As the title suggests, Private Lives puts on comic display the carryings-on of the glamorous smart set—expatriate English people in France. The love affairs and posturings of the sophisticated—Amanda and Elyot—are held up to gentle ridicule, as is the more conventional behavior of their new spouses, Victor and Sibyl. Noël Coward’s special genius transforms what might otherwise be the stuff of a situation comedy into poignant social satire, in part through deft wordplay: The sharp one-liners reward careful listening as they puncture conventional attitudes. The themes—love, belief in God, the advance of medicine—are modern. The ironic comic treatment keeps the tone light and relatively quiet. Amanda and Elyot share a bittersweet cynicism.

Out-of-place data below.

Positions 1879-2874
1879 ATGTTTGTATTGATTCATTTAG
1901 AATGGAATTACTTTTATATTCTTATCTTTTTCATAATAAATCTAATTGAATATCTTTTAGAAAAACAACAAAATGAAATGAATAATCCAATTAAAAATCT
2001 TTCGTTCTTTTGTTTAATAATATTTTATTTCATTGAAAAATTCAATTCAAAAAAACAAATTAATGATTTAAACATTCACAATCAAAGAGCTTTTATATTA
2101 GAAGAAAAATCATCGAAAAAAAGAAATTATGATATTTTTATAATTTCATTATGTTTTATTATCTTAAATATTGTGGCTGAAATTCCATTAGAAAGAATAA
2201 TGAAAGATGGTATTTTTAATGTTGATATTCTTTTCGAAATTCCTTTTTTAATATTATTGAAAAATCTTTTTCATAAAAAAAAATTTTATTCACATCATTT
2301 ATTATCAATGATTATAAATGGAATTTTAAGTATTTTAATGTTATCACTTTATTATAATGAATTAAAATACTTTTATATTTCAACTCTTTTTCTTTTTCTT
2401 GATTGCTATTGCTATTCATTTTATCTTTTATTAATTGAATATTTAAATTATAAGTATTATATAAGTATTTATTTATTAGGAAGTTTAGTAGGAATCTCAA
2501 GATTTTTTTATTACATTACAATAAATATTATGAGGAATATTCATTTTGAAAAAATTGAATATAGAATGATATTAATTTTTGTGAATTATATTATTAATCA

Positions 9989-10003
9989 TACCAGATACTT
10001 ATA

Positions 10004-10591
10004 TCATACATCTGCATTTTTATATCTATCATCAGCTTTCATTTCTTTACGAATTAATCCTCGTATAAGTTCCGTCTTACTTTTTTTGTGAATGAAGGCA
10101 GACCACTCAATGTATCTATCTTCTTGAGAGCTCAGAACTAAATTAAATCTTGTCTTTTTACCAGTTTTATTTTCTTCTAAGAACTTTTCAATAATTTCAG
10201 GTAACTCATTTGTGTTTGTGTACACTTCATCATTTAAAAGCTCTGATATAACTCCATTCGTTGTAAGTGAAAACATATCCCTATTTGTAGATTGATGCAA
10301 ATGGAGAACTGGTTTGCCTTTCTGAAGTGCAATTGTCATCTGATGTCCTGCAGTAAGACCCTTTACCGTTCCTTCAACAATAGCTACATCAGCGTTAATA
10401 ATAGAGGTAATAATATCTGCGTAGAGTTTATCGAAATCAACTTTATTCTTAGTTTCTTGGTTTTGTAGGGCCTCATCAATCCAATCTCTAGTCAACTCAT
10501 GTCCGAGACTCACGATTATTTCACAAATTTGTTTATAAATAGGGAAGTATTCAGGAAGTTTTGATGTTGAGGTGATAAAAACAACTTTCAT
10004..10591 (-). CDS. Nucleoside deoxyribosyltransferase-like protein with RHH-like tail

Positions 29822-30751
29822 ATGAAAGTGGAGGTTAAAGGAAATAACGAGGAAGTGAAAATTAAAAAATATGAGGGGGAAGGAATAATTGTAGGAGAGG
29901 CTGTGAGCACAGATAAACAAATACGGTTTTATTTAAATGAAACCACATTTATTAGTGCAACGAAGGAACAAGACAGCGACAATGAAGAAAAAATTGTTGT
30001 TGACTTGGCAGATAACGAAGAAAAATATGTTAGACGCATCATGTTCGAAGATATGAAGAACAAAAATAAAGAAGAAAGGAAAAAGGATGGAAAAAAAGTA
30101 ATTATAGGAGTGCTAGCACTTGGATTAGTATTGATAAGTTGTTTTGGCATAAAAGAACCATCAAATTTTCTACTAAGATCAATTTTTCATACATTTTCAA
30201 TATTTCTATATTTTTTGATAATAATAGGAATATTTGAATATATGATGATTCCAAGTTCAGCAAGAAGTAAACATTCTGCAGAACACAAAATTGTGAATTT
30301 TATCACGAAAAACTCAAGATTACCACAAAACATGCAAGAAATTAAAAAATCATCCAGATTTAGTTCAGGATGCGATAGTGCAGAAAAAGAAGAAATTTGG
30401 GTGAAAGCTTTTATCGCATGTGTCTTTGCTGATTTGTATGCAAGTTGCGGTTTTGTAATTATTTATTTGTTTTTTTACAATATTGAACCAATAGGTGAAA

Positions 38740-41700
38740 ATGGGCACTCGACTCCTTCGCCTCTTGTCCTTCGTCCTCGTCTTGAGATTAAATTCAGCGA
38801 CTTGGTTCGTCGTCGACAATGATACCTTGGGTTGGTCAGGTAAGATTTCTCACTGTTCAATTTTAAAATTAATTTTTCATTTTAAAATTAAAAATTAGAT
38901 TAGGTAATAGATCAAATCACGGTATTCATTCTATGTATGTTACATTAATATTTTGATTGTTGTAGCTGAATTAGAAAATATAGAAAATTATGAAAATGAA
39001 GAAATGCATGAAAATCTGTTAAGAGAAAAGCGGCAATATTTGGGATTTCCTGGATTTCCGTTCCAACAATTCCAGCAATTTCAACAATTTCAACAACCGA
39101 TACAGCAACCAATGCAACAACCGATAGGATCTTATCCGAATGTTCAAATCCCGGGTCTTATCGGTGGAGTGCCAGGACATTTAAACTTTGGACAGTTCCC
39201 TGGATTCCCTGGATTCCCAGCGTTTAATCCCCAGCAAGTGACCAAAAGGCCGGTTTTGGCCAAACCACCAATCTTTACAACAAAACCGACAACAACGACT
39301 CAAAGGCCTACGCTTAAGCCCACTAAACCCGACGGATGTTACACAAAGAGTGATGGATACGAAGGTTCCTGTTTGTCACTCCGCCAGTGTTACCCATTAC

The emptiness of these “gay” lives emerges again and again as a sad, minor-key melody underneath the dazzling repartee. When the characters are serious, as they occasionally are, they fall into outdated posturing—Victor denouncing Elyot as a “cad” and a “swine”—that is merely ludicrous. Also, they adopt equally inappropriate “modern”—meaning unsentimental—poses that belie their true feelings. Given leisure, wit, and money, these denizens of the Jazz Age seem unable to find the lasting love that they seek. Sibyl and Victor are trapped in conventional views of women and men. Emancipated from convention, Amanda and Elyot find themselves unable to discover a replacement: However blithe and unsentimental, their fights reveal timeless and familiar jealousies. The play’s ending leaves their fate ambiguous: Do they leave to try again together, or do they leave to part?